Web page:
Till next time, training is everything!

Andrew Brassard

Milton Fire Department

Pumper 31

 

 

Tactical Safety for Firefighters- Three Mile Bridge

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Tactical Safety for Firefighters
By Ray McCormack

Three Mile Bridge

The fire service is always traveling by bridge as it heads back and forth on topics of concern and popularity and for the passage of new ideas. The direction of the bridge traffic is two way or bidirectional and changes depending upon which debate direction you’re heading in. The bridge comes with two lanes on each side so that slower traffic can keep to the right allowing new ideas to pass on the left.

While we can’t see the other side of the bridge until we have moved at least half way across, it doesn’t mean that when we arrive on the other side we have changed our minds. We must; however, travel the full span of the bridge before we decide if we will turn around and head back or stay.

The debates that rage in the fire service may seem so legacy to some; however, all debate is good. The reason debate is good is because it shows interest. For those that debate, your opinions matter and even with voices raised, ideas can come through. If you debate because you wish to change minds, just make sure that yours is as open as you hope others are.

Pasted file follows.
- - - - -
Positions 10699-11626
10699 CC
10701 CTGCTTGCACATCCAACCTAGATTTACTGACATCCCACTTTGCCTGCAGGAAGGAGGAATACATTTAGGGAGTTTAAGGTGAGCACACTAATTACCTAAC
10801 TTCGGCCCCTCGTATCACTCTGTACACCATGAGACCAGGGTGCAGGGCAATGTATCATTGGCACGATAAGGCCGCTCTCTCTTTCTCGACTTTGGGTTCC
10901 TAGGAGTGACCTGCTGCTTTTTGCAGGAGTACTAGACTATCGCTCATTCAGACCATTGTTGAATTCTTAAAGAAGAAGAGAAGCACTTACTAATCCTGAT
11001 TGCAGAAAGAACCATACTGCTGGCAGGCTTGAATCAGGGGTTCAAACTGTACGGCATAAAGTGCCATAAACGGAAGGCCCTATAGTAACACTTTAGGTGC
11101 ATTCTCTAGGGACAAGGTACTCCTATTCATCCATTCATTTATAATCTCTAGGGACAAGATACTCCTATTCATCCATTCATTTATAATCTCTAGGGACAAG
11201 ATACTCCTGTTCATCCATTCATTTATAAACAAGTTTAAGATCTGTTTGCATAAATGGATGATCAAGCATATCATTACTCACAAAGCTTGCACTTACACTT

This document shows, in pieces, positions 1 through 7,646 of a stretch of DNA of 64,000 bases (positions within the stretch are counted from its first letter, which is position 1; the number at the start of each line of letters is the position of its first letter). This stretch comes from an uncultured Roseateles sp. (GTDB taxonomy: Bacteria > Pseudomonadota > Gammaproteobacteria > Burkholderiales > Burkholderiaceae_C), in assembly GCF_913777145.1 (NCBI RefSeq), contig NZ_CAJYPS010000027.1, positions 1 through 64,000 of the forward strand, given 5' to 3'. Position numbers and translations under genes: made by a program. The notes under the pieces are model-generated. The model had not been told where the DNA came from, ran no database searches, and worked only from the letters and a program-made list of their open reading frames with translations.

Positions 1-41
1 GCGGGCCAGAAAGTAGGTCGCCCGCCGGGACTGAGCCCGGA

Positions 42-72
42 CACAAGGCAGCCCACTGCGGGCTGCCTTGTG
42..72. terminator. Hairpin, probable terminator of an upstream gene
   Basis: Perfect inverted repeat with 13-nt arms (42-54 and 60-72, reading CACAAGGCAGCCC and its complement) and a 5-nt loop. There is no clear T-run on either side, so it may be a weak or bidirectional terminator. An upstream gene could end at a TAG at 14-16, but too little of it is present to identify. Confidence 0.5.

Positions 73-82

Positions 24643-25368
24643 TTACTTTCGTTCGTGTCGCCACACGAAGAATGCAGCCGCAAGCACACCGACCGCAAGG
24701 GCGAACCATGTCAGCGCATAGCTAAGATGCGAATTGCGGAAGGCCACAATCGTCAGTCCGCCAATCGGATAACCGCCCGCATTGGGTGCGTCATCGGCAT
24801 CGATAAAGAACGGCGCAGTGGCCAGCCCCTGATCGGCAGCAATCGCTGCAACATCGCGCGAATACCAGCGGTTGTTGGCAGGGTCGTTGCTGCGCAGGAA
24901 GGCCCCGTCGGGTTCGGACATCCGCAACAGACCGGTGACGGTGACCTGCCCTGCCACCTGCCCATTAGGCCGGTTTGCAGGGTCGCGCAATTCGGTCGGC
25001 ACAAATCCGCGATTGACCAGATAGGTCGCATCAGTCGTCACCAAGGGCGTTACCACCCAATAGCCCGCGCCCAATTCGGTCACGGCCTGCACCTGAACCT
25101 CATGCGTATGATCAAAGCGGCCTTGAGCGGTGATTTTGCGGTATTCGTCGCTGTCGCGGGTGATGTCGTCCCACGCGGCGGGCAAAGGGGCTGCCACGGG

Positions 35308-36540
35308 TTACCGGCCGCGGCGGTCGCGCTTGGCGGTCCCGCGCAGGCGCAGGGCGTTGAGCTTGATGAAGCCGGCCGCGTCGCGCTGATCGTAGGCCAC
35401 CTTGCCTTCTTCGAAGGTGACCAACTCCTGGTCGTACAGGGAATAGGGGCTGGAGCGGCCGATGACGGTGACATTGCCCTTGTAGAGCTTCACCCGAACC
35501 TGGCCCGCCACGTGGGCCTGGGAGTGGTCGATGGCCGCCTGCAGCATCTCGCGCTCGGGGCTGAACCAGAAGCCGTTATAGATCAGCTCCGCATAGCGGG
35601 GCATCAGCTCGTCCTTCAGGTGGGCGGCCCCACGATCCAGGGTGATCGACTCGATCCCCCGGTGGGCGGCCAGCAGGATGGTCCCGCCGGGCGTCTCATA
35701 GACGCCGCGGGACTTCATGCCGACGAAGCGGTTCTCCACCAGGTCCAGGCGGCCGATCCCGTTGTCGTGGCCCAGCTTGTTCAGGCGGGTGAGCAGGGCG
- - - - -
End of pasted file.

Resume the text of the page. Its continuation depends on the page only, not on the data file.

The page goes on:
Cause champions attempt to collate support from like minded thinkers so that the message, often made brief for mass consumption, will be swallowed up more quickly. With campaigns and causes, we need to examine not only their direction, but the final destination they’re headed toward. If you cannot figure out their means and motivation, then maybe you should not climb aboard. Sometimes you will have to look far ahead to see where some ideas are truly headed, and that is not a task for a distracted driver.